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ralphmalph

End Game Close For Ireland

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http://www.irishtimes.com/newspaper/opinion/2010/1108/1224282865400.html

In summary the ECB lent 55billion to Ireland in Sept so that the Irish Banks could repay the UK, French and German bondholders. Good for us, v bad for Irish taxpayer.

Next stage to be mass residential mortgage defaults, just as expensive to Ireland as the commercial developer bailout (and they can not afford that first one)

Far right nationalist party to emerge and avocate defaulting on the loans from the ECB and getting out of the Eurozone.

Ireland is no longer a soverign country that can make it's own decisons, the ECB decides Irelands future and already has the team in place in Dublin making the decisions.

Very telling comment on the arogance of Irish politians strutting around the EU telling Germany that they need to emulate Ireland and become high growth, now is payback time.

How much more bear food can one take on a monday morning.

Edited by ralphmalph

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http://www.irishtimes.com/newspaper/opinion/2010/1108/1224282865400.html

In summary the ECB lent 55billion to Ireland in Sept so that the Irish Banks could repay the UK, French and German bondholders. Good for us, v bad for Irish taxpayer.

Next stage to be mass residential mortgage defaults, just as expensive to Ireland as the commercial developer bailout (and they can not afford that first one)

Far right nationalist party to emerge and avocate defaulting on the loans from the ECB and getting out of the Eurozone.

Ireland is no longer a soverign country that can make it's own decisons, the ECB decides Irelands future and already has the team in place in Dublin making the decisions.

Very telling comment on the arogance of Irish politians strutting around the EU telling Germany that they need to emulate Ireland and become high growth, now is payback time.

How much more bear food can one take on a monday morning.

Dose anyone else find it strange that when the Dollar starts to come under pressure, almost immediately the soveriegn dept crisis comes into view again

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The gathering mortgage crisis puts Ireland on the cusp of a social conflict on the scale of the Land War, but with one crucial difference. Whereas the Land War faced tenant farmers against a relative handful of mostly foreign landlords, the looming Mortgage War will pit recent house buyers against the majority of families who feel they worked hard and made sacrifices to pay off their mortgages, or else decided not to buy during the bubble, and who think those with mortgages should be made to pay them off. Any relief to struggling mortgage-holders will come not out of bank profits – there is no longer any such thing – but from the pockets of other taxpayers.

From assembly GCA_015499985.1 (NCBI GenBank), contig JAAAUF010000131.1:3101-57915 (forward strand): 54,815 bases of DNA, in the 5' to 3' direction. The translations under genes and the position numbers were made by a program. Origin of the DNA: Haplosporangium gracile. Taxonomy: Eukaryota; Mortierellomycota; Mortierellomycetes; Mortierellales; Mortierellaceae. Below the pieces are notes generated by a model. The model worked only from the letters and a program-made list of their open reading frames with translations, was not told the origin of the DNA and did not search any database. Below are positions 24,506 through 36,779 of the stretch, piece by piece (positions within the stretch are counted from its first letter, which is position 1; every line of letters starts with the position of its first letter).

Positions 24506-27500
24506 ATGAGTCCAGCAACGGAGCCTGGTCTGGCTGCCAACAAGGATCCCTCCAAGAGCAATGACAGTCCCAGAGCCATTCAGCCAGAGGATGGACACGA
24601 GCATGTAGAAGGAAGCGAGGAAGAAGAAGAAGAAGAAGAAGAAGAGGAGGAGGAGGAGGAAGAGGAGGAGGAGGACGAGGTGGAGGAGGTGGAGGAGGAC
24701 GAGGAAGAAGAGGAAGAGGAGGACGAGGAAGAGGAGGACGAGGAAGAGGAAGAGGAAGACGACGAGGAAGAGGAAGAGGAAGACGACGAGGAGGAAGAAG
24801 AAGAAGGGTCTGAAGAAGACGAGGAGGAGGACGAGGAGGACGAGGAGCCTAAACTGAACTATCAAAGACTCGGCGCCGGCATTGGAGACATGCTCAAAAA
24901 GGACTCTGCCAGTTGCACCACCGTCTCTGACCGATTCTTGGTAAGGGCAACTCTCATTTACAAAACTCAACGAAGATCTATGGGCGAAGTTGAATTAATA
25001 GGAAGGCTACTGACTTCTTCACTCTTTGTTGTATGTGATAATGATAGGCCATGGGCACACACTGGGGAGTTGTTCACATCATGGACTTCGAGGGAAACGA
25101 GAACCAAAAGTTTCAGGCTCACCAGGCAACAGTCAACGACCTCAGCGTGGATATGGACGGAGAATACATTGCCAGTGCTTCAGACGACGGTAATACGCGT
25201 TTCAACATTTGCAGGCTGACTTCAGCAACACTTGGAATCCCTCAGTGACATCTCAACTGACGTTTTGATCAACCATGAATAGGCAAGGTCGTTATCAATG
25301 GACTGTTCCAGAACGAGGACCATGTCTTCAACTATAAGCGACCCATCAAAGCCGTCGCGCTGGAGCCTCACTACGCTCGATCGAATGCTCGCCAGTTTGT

[\Quote]

Interesting point.

I'd certainly feel hard done by if someone like me, who bought a small house on a small salary multiple and has paid almost all of it off, were to watch people with 10x their income mortgages being able to walk away and leave the tax payer with the bill (before then buying back the same house for the same price as mine).

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Dose anyone else find it strange that when the Dollar starts to come under pressure, almost immediately the soveriegn dept crisis comes into view again

Very well spotted! Since the ECB now completely controls the level or periphery interest rates you have to assume the ECB _wants_ Irish rates to go up. At least long enough to give those euro longs a bit of a fright :)

I've been keeping an eye on those currency shenanigans myself, and that 1.4 level seems to be a strange attractor for eurusd these days.

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http://www.irishtimes.com/newspaper/opinion/2010/1108/1224282865400.html

In summary the ECB lent 55billion to Ireland in Sept so that the Irish Banks could repay the UK, French and German bondholders. Good for us, v bad for Irish taxpayer.

Next stage to be mass residential mortgage defaults, just as expensive to Ireland as the commercial developer bailout (and they can not afford that first one)